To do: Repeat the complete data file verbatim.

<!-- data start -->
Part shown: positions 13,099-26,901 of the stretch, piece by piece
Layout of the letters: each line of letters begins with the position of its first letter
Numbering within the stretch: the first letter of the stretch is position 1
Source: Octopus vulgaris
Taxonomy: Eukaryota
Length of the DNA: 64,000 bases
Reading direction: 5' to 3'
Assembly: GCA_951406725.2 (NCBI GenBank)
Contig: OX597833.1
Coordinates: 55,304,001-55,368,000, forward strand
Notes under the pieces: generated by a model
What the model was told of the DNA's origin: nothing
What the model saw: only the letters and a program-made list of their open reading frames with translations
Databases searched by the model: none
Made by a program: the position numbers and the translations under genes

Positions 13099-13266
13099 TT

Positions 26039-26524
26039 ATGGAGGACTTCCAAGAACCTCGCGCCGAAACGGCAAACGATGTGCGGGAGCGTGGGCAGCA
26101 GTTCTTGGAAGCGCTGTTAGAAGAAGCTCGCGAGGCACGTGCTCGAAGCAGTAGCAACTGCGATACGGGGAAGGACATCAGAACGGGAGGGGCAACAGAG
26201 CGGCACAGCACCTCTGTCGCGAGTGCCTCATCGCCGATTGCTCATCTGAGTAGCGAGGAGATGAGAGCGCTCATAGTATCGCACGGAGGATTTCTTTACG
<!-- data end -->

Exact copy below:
Part shown: positions 13,099-26,901 of the stretch, piece by piece
Layout of the letters: each line of letters begins with the position of its first letter
Numbering within the stretch: the first letter of the stretch is position 1
Source: Octopus vulgaris
Taxonomy: Eukaryota
Length of the DNA: 64,000 bases
Reading direction: 5' to 3'
Assembly: GCA_951406725.2 (NCBI GenBank)
Contig: OX597833.1
Coordinates: 55,304,001-55,368,000, forward strand
Notes under the pieces: generated by a model
What the model was told of the DNA's origin: nothing
What the model saw: only the letters and a program-made list of their open reading frames with translations
Databases searched by the model: none
Made by a program: the position numbers and the translations under genes

Positions 13099-13266
13099 TT

Positions 26039-26524
26039 ATGGAGGACTTCCAAGAACCTCGCGCCGAAACGGCAAACGATGTGCGGGAGCGTGGGCAGCA
26101 GTTCTTGGAAGCGCTGTTAGAAGAAGCTCGCGAGGCACGTGCTCGAAGCAGTAGCAACTGCGATACGGGGAAGGACATCAGAACGGGAGGGGCAACAGAG
26201 CGGCACAGCACCTCTGTCGCGAGTGCCTCATCGCCGATTGCTCATCTGAGTAGCGAGGAGATGAGAGCGCTCATAGTATCGCACGGAGGATTTCTTTACG